Numerous factors beyond wind and solar influence local pricing patterns. Attempts to assess the impacts of wind and solar must carefully consider the full regional context.
Centrally organized wholesale power markets in the United States have evolved over time. Some of the more notable recent trends include growth in wind and solar, a steep reduction in the price of natural gas, limited growth in electrical load, and an increase in the retirement of thermal power plants. Building on recent related work (Wiser et al. 2017), this report has assessed the degree to which growth in VRE has influenced wholesale power energy prices in the United States, not in isolation but in comparison to other possible drivers and focused on regions of the country that feature ISOs/RTOs.
Across all U.S. ISO/RTO markets, the dominant driver of the decline in average wholesale prices between 2008 and 2017 was the fall in natural gas prices. Even after the shale-gas boom caused a sustained reduction in natural gas prices, variability of natural gas prices continued to be the largest driver of changes in average wholesale prices—albeit sometimes increasing and sometimes decreasing prices.
The impacts of wind and solar on market-wide average annual wholesale prices were secondary compared to the impacts of natural gas, but they were among the biggest drivers in a second tier of factors that also included expansion and retirement of other generation capacity, changes in demand, generator efficiency, variations in hydropower, and emissions prices. The impact of wind and solar on average wholesale prices increased with their share of total generation. Building on near-term projections from EIA, the impact of additional wind and solar on average wholesale prices will be similar to the impact of thermal generation additions, except in the case of additional solar in California. The projected doubling of solar in California by 2022 is expected to have substantial impacts on average wholesale prices—perhaps foreshadowing larger impacts in other regions on a longer-term basis as solar penetrations grow. Storage and other forms of flexibility could affect these results, but impact of storage on prices was not to captured in the simple supply-curve model.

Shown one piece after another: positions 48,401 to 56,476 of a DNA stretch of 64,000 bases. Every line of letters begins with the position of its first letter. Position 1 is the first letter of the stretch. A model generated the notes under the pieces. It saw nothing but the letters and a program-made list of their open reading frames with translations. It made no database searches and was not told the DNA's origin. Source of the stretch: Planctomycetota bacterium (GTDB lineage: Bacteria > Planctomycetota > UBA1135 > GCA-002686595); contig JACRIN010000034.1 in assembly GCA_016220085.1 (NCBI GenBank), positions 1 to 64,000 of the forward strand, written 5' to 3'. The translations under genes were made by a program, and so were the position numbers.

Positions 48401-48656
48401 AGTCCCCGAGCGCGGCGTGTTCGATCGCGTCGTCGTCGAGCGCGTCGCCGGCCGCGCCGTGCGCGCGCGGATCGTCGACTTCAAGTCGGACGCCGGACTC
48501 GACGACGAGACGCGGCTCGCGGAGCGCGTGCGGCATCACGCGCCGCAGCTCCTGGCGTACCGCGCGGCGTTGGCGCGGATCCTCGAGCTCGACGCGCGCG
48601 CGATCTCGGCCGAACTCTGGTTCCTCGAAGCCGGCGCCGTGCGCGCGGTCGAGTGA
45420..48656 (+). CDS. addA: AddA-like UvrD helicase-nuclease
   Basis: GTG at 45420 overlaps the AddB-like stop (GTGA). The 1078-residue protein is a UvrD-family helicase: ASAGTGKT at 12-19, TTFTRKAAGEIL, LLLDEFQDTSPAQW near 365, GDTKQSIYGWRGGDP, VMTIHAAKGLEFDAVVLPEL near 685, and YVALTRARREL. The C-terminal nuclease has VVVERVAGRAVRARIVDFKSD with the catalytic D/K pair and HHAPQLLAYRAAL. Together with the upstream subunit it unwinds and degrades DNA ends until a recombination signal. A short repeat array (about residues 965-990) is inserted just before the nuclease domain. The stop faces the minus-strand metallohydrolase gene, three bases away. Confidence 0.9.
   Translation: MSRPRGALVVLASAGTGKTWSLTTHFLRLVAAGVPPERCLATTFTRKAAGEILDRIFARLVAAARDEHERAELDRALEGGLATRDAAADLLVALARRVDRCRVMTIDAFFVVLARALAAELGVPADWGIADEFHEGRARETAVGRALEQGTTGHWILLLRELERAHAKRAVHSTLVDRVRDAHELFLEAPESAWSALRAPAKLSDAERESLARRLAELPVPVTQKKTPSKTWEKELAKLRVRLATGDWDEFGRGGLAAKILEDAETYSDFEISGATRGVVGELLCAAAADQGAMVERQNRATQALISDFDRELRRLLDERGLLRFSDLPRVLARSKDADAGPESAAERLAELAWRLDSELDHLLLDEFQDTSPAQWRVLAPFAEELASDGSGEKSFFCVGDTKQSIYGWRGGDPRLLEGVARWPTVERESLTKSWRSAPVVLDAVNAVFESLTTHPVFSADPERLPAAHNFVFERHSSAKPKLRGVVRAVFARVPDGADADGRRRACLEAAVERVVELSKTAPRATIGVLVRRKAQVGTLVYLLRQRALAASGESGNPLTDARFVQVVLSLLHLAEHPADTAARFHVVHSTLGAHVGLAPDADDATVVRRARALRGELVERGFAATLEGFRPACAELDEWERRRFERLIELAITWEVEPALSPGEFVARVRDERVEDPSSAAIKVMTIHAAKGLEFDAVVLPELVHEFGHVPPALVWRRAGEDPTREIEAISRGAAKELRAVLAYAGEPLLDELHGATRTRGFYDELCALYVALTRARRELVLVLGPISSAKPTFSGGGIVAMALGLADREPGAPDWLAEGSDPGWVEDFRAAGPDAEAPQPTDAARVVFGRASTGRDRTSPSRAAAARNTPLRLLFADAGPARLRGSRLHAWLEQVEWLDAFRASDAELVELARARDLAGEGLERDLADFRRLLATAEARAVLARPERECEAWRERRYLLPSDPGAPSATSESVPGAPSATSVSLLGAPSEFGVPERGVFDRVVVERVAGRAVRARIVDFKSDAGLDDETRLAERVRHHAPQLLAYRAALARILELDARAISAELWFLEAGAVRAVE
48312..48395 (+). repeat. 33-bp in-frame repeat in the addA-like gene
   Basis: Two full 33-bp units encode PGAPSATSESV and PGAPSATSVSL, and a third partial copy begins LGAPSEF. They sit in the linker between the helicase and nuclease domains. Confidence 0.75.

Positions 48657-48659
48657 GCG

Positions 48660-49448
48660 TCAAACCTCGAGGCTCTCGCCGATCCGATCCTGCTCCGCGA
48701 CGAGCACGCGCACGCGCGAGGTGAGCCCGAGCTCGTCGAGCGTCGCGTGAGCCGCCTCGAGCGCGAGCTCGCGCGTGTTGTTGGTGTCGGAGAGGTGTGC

Beyond the impacts to market-wide average annual prices, VRE has had a more substantial impact on prices in some locations and in altering the temporal patterns of prices. In particular, VRE impacts timeof-day and seasonal pricing patterns, often depressing prices when VRE supply is high but, in some cases, inflating prices at other times.
The analysis demonstrates that the frequency of negative prices is correlated geographically with VRE deployment, and that negative prices in high-VRE regions occur most frequently in those hours with high VRE output. Despite the recent increase in frequency of negative prices, annual average LMPs at most locations have not been heavily impacted by these negative-price hours (i.e., negative prices were mostly small in magnitude). However, some regions have seen significant declines in annual average LMPs owing to negative hourly prices, specifically regions in SPP, regions in CAISO, and northern areas of New York, New Hampshire, and Maine.